THREE LEVELS OF ANALYSIS FOR SYSTEMS OF CARE
At its core, the systems-of-care approach is a systemic, policy-oriented change in the structure and delivery of services. Although little convincing empirical data exists concerning the effectiveness of these systemic reforms, compared to traditional practices, on the functional status of youth being served, the systems-of-care approach is an extraordinarily popular form of service delivery in the United States. CMHS has provided grants to 67 states, communities, and tribal nations for the implementation of systems of care (Holden & Brannan, 2002), and states from California to Vermont have implemented the reforms statewide in their public mental health systems. There is a rich and growing descriptive research base on systems of care, providing important evidence in shaping policy decisions and understanding service delivery (e.g., Brannnan, Baughman, Reed, & Katz-Leavy, 2002; Holden, De Carolis, & Huff, 2002; Manteuffel, Stephens, & Santiago, 2002; Rosenblatt, 1998; Stroul, Pires, Armstrong, & Zaro, 2002).
An understanding of the multiple levels of a system of care is essential to developing a framework for policy-relevant research. By any definition, a system of care is a complex strategy for system reform (see Stroul & Friedman, 1986, 1996). Although human service systems can be analyzed from a wide range of perspectives, current research on systems of care tends to focus on three levels of analysis: (a) the systems level, (b) the programmatic level, and (c) the practice level (Rosenblatt, 1998).
The systems level refers to the structure, organization, and financing of services. There are many examples of systemic reform in health services. For example, managed care is predominantly a reform that occurs at the systems level, where fiscal changes (such as capitation) and structural changes (such as utilization review) are put in place to provide more efficient service delivery. Over the past decade, systemic reform in the delivery of children's mental health services has been promulgated largely through the systems-of-care approach (Stroul & Friedman, 1996). The systems-of-care model emphasizes many systems-level alterations, including developing linkages among child-serving agencies (e.g., mental health, juvenile justice, child welfare, and education), using community-based care in lieu of restrictive placements, developing a continuum of services, restructuring service financing (i.e., blended funding pools), and creating interagency policy and treatment teams for coordinated care.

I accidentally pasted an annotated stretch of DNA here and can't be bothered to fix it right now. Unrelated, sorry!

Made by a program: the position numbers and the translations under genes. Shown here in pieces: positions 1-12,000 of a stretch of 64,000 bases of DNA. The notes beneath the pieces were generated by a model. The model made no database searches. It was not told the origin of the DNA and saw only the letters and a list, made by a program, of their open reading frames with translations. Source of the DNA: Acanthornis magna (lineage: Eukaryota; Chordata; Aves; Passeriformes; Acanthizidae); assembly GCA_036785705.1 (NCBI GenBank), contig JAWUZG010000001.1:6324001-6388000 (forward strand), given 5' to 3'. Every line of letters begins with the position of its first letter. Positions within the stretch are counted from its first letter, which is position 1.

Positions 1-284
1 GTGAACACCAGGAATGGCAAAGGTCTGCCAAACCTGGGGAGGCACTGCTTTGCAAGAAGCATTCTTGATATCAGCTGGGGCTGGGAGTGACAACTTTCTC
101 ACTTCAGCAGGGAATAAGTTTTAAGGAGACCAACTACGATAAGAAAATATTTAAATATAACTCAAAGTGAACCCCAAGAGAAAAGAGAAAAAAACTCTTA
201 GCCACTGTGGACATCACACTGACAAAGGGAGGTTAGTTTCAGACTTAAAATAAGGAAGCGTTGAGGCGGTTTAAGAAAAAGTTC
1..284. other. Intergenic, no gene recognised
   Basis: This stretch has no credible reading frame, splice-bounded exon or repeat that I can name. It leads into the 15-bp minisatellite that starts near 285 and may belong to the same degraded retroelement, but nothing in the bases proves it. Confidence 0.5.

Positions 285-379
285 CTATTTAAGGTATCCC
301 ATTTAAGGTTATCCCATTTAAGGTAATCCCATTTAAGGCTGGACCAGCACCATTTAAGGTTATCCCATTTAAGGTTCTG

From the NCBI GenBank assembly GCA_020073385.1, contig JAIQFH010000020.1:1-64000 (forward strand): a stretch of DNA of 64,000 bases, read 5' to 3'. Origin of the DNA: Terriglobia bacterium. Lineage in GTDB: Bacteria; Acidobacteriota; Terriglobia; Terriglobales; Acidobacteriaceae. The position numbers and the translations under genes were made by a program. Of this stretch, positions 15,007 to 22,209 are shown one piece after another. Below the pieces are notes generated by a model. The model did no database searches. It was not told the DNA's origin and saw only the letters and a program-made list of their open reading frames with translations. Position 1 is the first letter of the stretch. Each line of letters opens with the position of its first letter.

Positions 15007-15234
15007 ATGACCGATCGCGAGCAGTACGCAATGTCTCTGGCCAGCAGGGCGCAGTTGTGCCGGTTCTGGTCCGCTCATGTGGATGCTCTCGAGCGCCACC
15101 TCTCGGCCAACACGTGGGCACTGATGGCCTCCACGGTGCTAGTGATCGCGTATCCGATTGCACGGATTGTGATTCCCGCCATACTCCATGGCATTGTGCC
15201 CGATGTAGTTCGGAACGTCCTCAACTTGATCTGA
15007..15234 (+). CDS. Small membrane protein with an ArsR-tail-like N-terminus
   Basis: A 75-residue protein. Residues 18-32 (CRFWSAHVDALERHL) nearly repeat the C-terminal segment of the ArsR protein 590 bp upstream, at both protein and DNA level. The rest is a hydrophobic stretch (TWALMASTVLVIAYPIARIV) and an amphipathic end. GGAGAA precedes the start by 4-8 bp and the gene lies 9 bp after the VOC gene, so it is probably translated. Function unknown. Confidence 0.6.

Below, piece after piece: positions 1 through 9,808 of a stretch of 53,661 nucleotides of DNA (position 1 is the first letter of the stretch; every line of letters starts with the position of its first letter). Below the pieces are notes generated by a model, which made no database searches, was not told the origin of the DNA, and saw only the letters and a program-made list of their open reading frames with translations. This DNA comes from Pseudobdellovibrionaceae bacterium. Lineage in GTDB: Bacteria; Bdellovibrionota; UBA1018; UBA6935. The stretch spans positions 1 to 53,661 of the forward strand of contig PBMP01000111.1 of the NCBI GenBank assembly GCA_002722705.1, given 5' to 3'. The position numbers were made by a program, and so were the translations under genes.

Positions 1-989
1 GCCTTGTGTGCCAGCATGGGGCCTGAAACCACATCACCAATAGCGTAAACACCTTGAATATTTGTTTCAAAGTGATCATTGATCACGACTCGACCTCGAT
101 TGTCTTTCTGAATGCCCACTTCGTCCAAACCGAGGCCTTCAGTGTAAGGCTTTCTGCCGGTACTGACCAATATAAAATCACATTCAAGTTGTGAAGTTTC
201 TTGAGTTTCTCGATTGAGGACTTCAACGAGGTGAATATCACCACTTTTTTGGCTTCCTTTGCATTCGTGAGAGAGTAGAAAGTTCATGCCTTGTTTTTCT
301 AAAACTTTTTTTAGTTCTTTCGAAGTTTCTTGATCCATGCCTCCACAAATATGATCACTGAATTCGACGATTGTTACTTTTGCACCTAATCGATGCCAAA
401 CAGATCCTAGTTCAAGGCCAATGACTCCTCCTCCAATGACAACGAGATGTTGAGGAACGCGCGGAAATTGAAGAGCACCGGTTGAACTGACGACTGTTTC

Systems of care are also composed of program-level interventions that can include traditional clinical services (such as outpatient and inpatient care) or more innovative, integrated services (such as therapeutic foster care, case management, and special day-school programs). Regardless of the level of innovation at the program or system level, the ultimate success of any care is at least in part dependent on what occurs at the practice level, which is the ways in which care providers interact directly with children, their families, and their support systems. Practice-level interventions in a system of care include a range of traditional, office-based psychotherapeutic approaches, such as cognitive--behavioral therapy, family therapy, and play therapy, as well as less traditional models such as multisystemic therapy (MST; Henggeler & Borduin, 1990; Henggeler, Melton, & Smith, 1992).
Paradoxes occur, however, in conducting research across the three levels of the systems-of-care approach. The practice-and program-level interventions--for which there are significant efficacy and even some effectiveness data--are not being embraced and adopted by communities in the same manner as the systems-of-care approach, for which there is relatively less effectiveness data (National Advisory Mental Health Council, 1999; U.S. Department of Health and Human Services, 1999). The reasons behind this paradox are many, and they include the perceived and actual relevance of the research conducted on practice- and program-level interventions to the real world. Understanding this paradox is essential, however, for furthering the field of children's mental health services and policy research.
THREE KEY COMPONENTS OF HEALTH SERVICES RESEARCH
The knowledge typically generated by health services research regarding the impacts of systemic, programmatic, or clinical …